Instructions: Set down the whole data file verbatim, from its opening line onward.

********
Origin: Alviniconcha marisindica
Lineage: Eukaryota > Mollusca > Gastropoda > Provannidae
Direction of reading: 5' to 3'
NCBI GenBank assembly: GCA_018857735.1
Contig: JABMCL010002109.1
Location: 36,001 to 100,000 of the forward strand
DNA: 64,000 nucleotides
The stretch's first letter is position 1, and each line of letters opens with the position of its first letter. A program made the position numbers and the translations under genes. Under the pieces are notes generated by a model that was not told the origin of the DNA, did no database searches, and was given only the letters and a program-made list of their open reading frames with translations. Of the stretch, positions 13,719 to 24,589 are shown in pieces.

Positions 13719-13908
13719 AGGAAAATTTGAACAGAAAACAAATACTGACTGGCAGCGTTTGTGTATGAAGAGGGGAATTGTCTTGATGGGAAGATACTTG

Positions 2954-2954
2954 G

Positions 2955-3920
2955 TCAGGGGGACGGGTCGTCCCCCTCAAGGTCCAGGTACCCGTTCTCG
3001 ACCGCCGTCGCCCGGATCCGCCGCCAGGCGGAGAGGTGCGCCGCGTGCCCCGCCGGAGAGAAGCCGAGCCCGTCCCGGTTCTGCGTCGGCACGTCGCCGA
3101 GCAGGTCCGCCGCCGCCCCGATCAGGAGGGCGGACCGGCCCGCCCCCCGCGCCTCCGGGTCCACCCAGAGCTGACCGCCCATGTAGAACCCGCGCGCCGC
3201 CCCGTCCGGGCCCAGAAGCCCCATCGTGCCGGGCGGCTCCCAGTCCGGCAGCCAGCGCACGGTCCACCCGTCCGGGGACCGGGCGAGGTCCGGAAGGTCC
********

Origin: Alviniconcha marisindica
Lineage: Eukaryota > Mollusca > Gastropoda > Provannidae
Direction of reading: 5' to 3'
NCBI GenBank assembly: GCA_018857735.1
Contig: JABMCL010002109.1
Location: 36,001 to 100,000 of the forward strand
DNA: 64,000 nucleotides
The stretch's first letter is position 1, and each line of letters opens with the position of its first letter. A program made the position numbers and the translations under genes. Under the pieces are notes generated by a model that was not told the origin of the DNA, did no database searches, and was given only the letters and a program-made list of their open reading frames with translations. Of the stretch, positions 13,719 to 24,589 are shown in pieces.

Positions 13719-13908
13719 AGGAAAATTTGAACAGAAAACAAATACTGACTGGCAGCGTTTGTGTATGAAGAGGGGAATTGTCTTGATGGGAAGATACTTG

Positions 2954-2954
2954 G

Positions 2955-3920
2955 TCAGGGGGACGGGTCGTCCCCCTCAAGGTCCAGGTACCCGTTCTCG
3001 ACCGCCGTCGCCCGGATCCGCCGCCAGGCGGAGAGGTGCGCCGCGTGCCCCGCCGGAGAGAAGCCGAGCCCGTCCCGGTTCTGCGTCGGCACGTCGCCGA
3101 GCAGGTCCGCCGCCGCCCCGATCAGGAGGGCGGACCGGCCCGCCCCCCGCGCCTCCGGGTCCACCCAGAGCTGACCGCCCATGTAGAACCCGCGCGCCGC
3201 CCCGTCCGGGCCCAGAAGCCCCATCGTGCCGGGCGGCTCCCAGTCCGGCAGCCAGCGCACGGTCCACCCGTCCGGGGACCGGGCGAGGTCCGGAAGGTCC